AB 290 Legislation impacts low-income dialysis patients
June 19, 2019
By Lauren Wagner
LEMOORE — Annie and Robert Maldonaldo-Escalera commit 12 hours every week to dialysis, a treatment that keeps them alive.
The Lemoore couple, diagnosed with end-stage renal disease, used to worry about receiving new kidneys.
But now they worry if they will be able to afford dialysis.
In January, California Assemblymember Jim Wood introduced AB 290, a bill that limits the amount of payment for medical services for dialysis providers to the Medicare rate, according to his website. This only impacts patients that have premiums paid by third-party payers, such as the American Kidney Fund.
When dialysis companies, through a third party, “steer patients away from Medicare or Medi-Cal by indirectly paying a patient’s premiums, for the company’s own financial benefit”, health care premiums increase for everyone, according to Wood’s website.
The bill discriminates against low-income dialysis patients, said Kathy Fairbanks, the spokesperson for the Dialysis is Life Support coalition. The organization includes doctors, medical societies, businesses and dialysis patients opposed to AB 290.
If the bill is passed, the American Kidney Fund will have to leave California, Fairbanks said. The nonprofit organization helps pay low-income dialysis patients’ health care premiums through grants.
The bill has to be heard by the Senate Health Committee by July 12, Fairbanks said.
The American Kidney Fund would have to leave the state because AB 290 conflicts with U.S. Department of Health and Human Services Advisory Opinion 97-1, said the fund’s Senior Director of Communications Alice Andors.
“Our program is structured under the opinion, which creates a firewall between contributors (to the fund) and our grants,” Andors said. “The reason for the firewall is so patients can choose whatever health provider they want and not be influenced to choose one that donates to us.”
The bill would make the American Kidney Fund identify patient information, which conflicts with the federal guideline, Andors said. After talking with legal and outside councils, the organization decided that if the bill passed, they would have to cease operations in California.
AB 290 ultimately means Annie Maldonaldo-Escalera’s death, Annie said.
The American Kidney Fund pays almost $400 a month towards the couple’s insurance premiums, Robert Maldonaldo-Escalera said.
“Without that money, we have to figure out if we are going to put gas in the car, buy food or pay the electricity,” he said.
The couple isn’t able to work because of dialysis and other routine medical appointments. They also have a 23-year-old son with high-functioning autism who they need to care for.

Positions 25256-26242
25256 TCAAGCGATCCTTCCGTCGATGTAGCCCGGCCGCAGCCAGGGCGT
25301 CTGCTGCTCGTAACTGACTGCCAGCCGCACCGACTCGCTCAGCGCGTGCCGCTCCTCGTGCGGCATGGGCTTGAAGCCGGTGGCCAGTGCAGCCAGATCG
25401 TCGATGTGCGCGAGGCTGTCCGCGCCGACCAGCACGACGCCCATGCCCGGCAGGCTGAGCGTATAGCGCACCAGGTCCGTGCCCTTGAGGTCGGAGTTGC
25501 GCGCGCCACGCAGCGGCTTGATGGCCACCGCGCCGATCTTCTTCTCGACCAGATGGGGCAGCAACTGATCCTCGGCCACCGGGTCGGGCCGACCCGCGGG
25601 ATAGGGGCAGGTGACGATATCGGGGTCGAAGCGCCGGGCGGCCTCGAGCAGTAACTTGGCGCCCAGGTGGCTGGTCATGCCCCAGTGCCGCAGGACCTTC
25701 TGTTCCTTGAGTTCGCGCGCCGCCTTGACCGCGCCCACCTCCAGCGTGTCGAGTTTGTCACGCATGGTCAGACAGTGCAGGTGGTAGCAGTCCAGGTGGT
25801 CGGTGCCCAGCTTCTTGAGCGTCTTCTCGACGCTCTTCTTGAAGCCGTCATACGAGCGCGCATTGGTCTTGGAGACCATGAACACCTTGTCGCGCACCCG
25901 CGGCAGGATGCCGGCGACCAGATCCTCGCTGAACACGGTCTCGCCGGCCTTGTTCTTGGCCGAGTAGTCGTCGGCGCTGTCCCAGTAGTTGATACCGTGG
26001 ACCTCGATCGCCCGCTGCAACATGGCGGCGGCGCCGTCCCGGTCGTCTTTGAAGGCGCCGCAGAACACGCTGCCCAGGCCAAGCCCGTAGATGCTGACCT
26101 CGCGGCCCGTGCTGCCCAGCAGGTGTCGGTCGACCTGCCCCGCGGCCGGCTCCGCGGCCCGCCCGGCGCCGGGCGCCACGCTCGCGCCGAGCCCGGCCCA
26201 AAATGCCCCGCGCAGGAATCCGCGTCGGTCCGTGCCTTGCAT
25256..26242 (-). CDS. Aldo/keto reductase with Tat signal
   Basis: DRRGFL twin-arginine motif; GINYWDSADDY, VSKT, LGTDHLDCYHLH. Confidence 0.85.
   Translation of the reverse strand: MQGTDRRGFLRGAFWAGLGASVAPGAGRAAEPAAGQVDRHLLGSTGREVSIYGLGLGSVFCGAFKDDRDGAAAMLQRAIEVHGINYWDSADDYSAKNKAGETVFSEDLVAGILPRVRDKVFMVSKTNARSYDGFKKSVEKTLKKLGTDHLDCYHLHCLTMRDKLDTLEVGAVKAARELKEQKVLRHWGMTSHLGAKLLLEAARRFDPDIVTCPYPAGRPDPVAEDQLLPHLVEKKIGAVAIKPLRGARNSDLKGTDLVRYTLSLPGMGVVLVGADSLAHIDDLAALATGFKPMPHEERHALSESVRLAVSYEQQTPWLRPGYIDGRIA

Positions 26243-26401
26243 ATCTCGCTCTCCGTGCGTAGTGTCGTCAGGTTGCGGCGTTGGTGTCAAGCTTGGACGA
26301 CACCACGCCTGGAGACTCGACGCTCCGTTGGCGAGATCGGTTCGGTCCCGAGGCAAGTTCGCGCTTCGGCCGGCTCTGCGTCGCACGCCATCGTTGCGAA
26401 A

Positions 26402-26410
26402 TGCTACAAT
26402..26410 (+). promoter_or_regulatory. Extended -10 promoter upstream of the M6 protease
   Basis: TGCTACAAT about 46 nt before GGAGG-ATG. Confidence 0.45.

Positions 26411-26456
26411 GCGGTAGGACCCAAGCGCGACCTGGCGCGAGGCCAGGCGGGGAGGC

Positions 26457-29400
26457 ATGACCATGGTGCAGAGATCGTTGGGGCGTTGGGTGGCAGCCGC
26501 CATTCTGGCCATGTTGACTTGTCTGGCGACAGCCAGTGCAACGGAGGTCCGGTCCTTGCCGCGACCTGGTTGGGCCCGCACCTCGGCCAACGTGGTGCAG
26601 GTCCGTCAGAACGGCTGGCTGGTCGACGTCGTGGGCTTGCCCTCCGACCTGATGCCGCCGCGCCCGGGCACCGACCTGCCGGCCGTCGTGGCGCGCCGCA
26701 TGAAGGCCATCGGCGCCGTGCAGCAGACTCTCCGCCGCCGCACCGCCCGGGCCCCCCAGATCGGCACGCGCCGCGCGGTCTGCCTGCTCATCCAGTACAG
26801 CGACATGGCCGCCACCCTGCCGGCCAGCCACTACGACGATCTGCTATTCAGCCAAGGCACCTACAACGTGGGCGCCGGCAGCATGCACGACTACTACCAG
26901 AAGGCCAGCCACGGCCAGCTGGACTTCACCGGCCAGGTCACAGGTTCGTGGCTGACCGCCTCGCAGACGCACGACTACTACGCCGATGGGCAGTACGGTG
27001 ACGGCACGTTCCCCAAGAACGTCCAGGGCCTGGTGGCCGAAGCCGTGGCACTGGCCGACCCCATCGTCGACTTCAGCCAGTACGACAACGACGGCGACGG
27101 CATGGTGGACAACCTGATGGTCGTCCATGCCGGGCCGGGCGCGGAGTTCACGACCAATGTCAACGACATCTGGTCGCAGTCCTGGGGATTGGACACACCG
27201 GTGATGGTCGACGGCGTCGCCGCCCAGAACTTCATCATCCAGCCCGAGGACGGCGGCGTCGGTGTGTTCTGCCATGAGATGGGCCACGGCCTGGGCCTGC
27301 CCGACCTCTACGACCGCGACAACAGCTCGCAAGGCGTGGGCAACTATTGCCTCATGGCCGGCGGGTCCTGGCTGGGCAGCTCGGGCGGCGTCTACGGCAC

Over 80 percent of dialysis patients can’t work, Andors said.
But undergoing dialysis is a full-time job, she said.
In 2018, more than 3,700 low-income dialysis and transplant patients in California relied on grant assistance from the American Kidney Fund, according to a fund press release.
“We made it clear to legislators if this becomes law, we cannot provide assistance to people in California,” Andors said.
A few of the effects of AB 290 on low-income patients, according to the American Kidney Fund, will be:
- Some patients will be unable to afford even their Part B premiums, threatening their Medicare coverage.
- Those who cannot afford their Medigap premiums will be forced to pay for Medicare’s 20 percent coinsurance, which can average to $7,000 a year, Fairbanks said.
- Some patients will have no choice but to go without health coverage altogether and use emergency rooms for treatment.
“We disagree with the American Kidney Fund’s interpretation of the Health and Human Services advisory opinion and have asked for a legal opinion, which is in process,” Wood said in an email. “This bill does not stop the American Kidney Fund from continuing to help patients pay for their premiums, and it doesn’t stop the dialysis companies from making contributions (to the fund). It just stops these large dialysis companies from leveraging their donations into higher reimbursement rates…I don’t author health care legislation unless it puts patients first and this bill is no exception.”
Senator Melissa Hurtado is part of the Senate Health Committee, who will hear the bill in the coming weeks, Fairbanks said. Hurtado could not be reached for comment.
Annie Maldonaldo-Escalera was a nurse for 20 years, she said. She has served students, inmates and low-income patients. She and her husband are regular volunteers for the community.
“It’s troubling that doing over 20 years of service, the government is going to turn its back on me,” she said. “(The bill) worries me, but not only because of me. I’m more worried about how it would affect my son.”